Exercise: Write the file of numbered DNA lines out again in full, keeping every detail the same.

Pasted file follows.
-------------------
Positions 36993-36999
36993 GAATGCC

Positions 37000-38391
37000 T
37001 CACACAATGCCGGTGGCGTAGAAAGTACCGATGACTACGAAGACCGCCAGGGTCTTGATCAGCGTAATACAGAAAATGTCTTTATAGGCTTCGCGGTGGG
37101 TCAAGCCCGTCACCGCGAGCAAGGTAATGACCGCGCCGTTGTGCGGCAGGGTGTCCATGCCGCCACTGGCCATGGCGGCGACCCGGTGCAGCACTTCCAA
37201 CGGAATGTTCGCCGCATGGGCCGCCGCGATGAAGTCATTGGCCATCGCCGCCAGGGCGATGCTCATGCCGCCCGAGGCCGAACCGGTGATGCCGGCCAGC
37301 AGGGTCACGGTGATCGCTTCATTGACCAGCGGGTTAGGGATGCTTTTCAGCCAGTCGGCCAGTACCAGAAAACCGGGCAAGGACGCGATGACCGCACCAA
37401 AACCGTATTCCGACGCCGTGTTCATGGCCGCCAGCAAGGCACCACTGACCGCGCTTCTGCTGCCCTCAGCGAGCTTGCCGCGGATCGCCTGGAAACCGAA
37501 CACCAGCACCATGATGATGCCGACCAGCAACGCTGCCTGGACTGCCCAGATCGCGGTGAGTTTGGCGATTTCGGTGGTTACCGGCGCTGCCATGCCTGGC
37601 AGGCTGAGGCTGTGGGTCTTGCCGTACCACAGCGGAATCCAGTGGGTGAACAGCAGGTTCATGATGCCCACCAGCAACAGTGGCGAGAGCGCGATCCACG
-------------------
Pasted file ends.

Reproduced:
Positions 36993-36999
36993 GAATGCC

Positions 37000-38391
37000 T
37001 CACACAATGCCGGTGGCGTAGAAAGTACCGATGACTACGAAGACCGCCAGGGTCTTGATCAGCGTAATACAGAAAATGTCTTTATAGGCTTCGCGGTGGG
37101 TCAAGCCCGTCACCGCGAGCAAGGTAATGACCGCGCCGTTGTGCGGCAGGGTGTCCATGCCGCCACTGGCCATGGCGGCGACCCGGTGCAGCACTTCCAA
37201 CGGAATGTTCGCCGCATGGGCCGCCGCGATGAAGTCATTGGCCATCGCCGCCAGGGCGATGCTCATGCCGCCCGAGGCCGAACCGGTGATGCCGGCCAGC
37301 AGGGTCACGGTGATCGCTTCATTGACCAGCGGGTTAGGGATGCTTTTCAGCCAGTCGGCCAGTACCAGAAAACCGGGCAAGGACGCGATGACCGCACCAA
37401 AACCGTATTCCGACGCCGTGTTCATGGCCGCCAGCAAGGCACCACTGACCGCGCTTCTGCTGCCCTCAGCGAGCTTGCCGCGGATCGCCTGGAAACCGAA
37501 CACCAGCACCATGATGATGCCGACCAGCAACGCTGCCTGGACTGCCCAGATCGCGGTGAGTTTGGCGATTTCGGTGGTTACCGGCGCTGCCATGCCTGGC
37601 AGGCTGAGGCTGTGGGTCTTGCCGTACCACAGCGGAATCCAGTGGGTGAACAGCAGGTTCATGATGCCCACCAGCAACAGTGGCGAGAGCGCGATCCACG